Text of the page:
"Let It Be." - I figured it was best just to let it be, because, as someone who helped me once said, "Never let your emotions influence your business decisions."

"Come Together." - My message for photographers, and all professionals starting out, is this: Come together. Look at your associates as friendly competitors.

"Come together right now . . . ."

"If I Needed Someone" - If you don't work together, and if you are a "Nowhere Man" working along, someday you may need some "Help!" And when you ask for help, you may get, "No Reply."

Getting back to the pro who inspired this post, I say/sing: "Ob-la-di-ob-la- da." Life goes on.

Explore the light,
Rick

What's New? Master Landscape & Seascape Photography on-line class! Save $10 with this code: landscapes.

Good Fun and Learning at My Latest Sammon Speedlite Session

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Photographers who attend my photo workshops know that I like to make learning fun while making pictures (rather than just taking pictures). I demonstrated that philosophy during my Canon/Westcott speedlite session yesterday at Adorama's New York City store.

Photo by Richard Cohen. That's me behind the lens!

Photo by Richard Cohen. That's me behind the lens!

Yes, we had a great model, Rebecca West, and great gear. But what about shooting in a relatively small space in a busy store – in front of a standing-room-only crowd on a Tuesday afternoon? A challenge, yes – but a good one. I love challenges. As I said to the crowd at the opening of my presentation, "If you can make a good speedlite portrait here, you can make one anywhere."

The opening image for this post is my favorite image from the shoot. My gear for this portriat:
• Main light (positioned above Rebecca): Westcott Rapid Box 26-inch Octo Softbox - with Canon 600EX-RT speedlite
• Fill light (positioned beneath model) Westcott Eyelighter
Canon ST-E3 Speedlite Transmitter
Canon 24-105mm IS lens (my favorite lens)
Lexar 32GB Compact Flash card.

I shot tethered into Lightroom on my MacBook Pro using a Tether Tools cable.

All of the images here were taken with my speedlites set on the ETTL mode. Hey Joe Brady - I know you love manual, but I'm an ETTL guy. I mentioned our video during the shoot.

The exposures for all the images in this post were fine tuned, quickly and easily, from my camera with the Canon ST-E3 wireless transmitter.

I converted my color file to black-and-white with Macphun's Tonality Pro. Click here to see all my plug-ins.

Photographs by Richard Cohen

Photographs by Richard Cohen

Speaking of challenges (which I often see as opportunities), I often like to give audience members the opportunity to shoot during my speedlite sessions – after I set up the lighting gear and offer some quick tips. Above are two photographs by audience member (and first-time in-studio speedlite shooter) Richard Cohen.

Left: Westcott Apollo 28-inch softbox (Canon 600EX facing toward the back of the softbox and zoomed out all the way) placed to the side and slightly behind Rebecca. Thanks Jack Reznicki for showing me this technique.

Right: Westcott Apollo 28-inch softbox placed in front of and to the side of Rebecca, and a Canon 600EX-RT held directly behind Rebecca's head.

Nice work, Richard!

Thanks to all those to attended my seminar, and thanks to Adorama for hosting the event.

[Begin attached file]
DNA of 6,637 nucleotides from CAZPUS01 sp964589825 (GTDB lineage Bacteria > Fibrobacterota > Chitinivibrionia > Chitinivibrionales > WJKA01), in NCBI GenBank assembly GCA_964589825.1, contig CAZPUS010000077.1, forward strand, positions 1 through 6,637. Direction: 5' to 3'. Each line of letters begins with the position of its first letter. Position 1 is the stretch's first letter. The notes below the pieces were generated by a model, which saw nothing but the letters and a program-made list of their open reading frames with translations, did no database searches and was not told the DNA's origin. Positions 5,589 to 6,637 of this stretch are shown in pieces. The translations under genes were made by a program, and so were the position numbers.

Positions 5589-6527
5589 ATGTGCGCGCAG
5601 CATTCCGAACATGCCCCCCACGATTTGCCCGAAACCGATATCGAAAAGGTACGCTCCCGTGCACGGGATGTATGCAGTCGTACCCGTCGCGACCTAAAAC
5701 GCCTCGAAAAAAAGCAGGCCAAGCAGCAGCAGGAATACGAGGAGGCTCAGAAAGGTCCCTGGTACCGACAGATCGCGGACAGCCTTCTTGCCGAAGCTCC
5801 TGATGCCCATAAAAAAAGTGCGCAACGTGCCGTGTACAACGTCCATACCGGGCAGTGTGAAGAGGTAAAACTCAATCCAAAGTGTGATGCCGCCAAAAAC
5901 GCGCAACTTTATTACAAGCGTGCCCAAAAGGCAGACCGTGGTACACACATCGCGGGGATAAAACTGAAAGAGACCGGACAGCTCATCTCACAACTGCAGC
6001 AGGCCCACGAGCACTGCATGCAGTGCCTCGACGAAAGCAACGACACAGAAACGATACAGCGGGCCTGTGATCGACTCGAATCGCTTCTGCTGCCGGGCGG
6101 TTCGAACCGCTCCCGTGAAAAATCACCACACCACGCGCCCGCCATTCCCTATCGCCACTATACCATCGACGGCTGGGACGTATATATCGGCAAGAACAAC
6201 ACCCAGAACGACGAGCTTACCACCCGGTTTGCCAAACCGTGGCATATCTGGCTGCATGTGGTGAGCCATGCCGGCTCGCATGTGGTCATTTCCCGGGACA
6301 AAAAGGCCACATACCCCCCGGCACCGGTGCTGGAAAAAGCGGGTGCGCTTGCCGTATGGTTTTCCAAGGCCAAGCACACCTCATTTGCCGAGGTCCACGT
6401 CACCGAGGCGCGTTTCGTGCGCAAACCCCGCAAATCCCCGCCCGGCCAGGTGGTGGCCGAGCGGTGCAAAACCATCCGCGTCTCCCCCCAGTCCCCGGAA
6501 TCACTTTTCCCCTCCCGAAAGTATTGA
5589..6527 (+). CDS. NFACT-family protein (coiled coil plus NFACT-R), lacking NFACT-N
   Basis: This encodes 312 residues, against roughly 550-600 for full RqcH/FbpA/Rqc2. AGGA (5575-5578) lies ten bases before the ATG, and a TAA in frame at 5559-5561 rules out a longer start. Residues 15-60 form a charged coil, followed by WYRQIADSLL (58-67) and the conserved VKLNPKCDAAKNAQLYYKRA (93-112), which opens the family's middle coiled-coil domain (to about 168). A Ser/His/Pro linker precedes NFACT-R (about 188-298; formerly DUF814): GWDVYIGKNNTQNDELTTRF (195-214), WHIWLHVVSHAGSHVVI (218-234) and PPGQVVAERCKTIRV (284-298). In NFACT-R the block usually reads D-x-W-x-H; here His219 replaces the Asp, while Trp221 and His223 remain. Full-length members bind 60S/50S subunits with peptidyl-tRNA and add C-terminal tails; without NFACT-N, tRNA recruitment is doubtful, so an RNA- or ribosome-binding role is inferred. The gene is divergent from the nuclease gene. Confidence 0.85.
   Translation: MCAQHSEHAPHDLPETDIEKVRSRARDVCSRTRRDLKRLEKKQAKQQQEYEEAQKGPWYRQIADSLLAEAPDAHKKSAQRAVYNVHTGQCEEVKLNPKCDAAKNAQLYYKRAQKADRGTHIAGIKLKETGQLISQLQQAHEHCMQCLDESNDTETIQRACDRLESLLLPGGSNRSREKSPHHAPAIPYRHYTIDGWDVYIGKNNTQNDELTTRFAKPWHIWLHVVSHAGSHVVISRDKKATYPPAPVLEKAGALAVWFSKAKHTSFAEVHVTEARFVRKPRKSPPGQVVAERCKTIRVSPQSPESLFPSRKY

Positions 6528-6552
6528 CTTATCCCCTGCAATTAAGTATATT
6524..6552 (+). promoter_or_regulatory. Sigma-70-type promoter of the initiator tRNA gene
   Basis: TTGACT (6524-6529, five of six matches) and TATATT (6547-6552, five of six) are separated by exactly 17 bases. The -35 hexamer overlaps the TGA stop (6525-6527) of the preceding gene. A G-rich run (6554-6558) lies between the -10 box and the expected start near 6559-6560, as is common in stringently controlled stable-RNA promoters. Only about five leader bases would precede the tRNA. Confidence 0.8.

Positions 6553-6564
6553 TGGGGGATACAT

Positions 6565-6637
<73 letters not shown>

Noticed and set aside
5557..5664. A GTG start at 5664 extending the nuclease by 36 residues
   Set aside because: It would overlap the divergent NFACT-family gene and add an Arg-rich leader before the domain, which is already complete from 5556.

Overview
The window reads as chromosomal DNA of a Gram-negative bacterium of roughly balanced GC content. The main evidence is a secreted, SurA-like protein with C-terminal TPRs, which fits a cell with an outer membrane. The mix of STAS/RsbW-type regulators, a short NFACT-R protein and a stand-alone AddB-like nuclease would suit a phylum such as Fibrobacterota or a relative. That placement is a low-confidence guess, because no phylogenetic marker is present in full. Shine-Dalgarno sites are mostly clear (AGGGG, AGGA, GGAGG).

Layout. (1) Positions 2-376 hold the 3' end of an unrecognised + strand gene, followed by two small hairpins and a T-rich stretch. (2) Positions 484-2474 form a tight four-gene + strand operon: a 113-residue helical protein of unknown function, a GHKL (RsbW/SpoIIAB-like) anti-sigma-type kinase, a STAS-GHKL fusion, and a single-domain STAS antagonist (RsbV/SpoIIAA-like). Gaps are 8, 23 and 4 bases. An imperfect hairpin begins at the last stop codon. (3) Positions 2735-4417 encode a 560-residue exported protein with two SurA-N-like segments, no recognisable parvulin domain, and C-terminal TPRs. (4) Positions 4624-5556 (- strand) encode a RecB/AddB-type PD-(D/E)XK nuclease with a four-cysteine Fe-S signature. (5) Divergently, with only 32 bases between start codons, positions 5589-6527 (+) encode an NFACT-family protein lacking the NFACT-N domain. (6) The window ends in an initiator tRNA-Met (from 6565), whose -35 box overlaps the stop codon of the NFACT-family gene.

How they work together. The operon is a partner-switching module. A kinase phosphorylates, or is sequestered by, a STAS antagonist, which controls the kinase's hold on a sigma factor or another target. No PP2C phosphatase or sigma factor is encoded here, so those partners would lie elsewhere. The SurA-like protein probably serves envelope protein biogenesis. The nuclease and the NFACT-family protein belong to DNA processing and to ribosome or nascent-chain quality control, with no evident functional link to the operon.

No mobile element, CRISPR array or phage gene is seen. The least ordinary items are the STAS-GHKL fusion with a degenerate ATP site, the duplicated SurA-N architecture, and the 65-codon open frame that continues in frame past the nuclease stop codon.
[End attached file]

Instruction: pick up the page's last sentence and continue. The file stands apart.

For more basic lighting tips, see my iPad and iPhone app, Light It!

I hope to see you on one of my workshops. I promise you, you'll learn a lot and have a lot of fun.

Explore the light,
Rick
P.S. I also give private speedlite (and Photoshop and everything else) lessons. Shoot me an email for info.

Photograph the "Old West" on My Casper, Wyoming Photo Workshop

I am gearing up for my "Old West" photo workshop in Casper, Wyoming later this year. Can't wait, and I hope you can join the fun.

Fun? I run a lot of workshops, but this one will be a ton of fun, as illustrated in this video.

I took the opening image for this post on my previous Casper photo workshop. Yes! We got a horse in the Wonder Bar, and we'll do it again - for you!

In going though my files, I came across some of my favorite Old West images (from a shoot in Spearfish, SD) along with some captions. Enjoy.

Reflecting on the day. The most important element in a photograph is the mood, feeling or emotion. I created the mood in this photograph by “painting” the cowgirl with the light from a $5 flashlight. My goal was to create an image with dramatic shadows. Shadows are the soul of the photograph.

Lone rider. I like the feeling of  freedom that this image captures. That’s part of being a cowboy.

Looking for her. I am drawn to faces. It was the intense look on this cowboy’s face that inspired me to make this photograph. To add to the artistry of this image, I removed the color. When you remove the color from a photograph, you remove some of the reality.

Best friends. The eyes are the windows to the soul. It was this cowgirl’s beautiful eyes that first drew me to make this photograph, but then I noticed the look and “feeling” in the dog’s eyes. Both subjects seem to be having the same feeling, so I included both of them in my frame.

Daybreak on the range. I like shooting at the crack of dawn, capturing dramatic silhouettes against the rising sun. I like to challenge myself to make pictures in these high contrast situations, as the light changes very, very fast.

Good morning, pardner. The perfect silhouettes of the horses and cowboys drew me to make this photograph. Silhouettes add a sense of mystery to a photograph.

After the storm. I like the way the dark clouds create the mood in this image. Not every picture needs to be taking on a bright, sunny day.

Heading home. This cowboy was riding as fast as he could. To convey the sense of speed, I used a photographic technique called panning, which blurrs the background but keeps the rider in sharp focus.

Ride 'em cowboy (and cowgirl),
Rick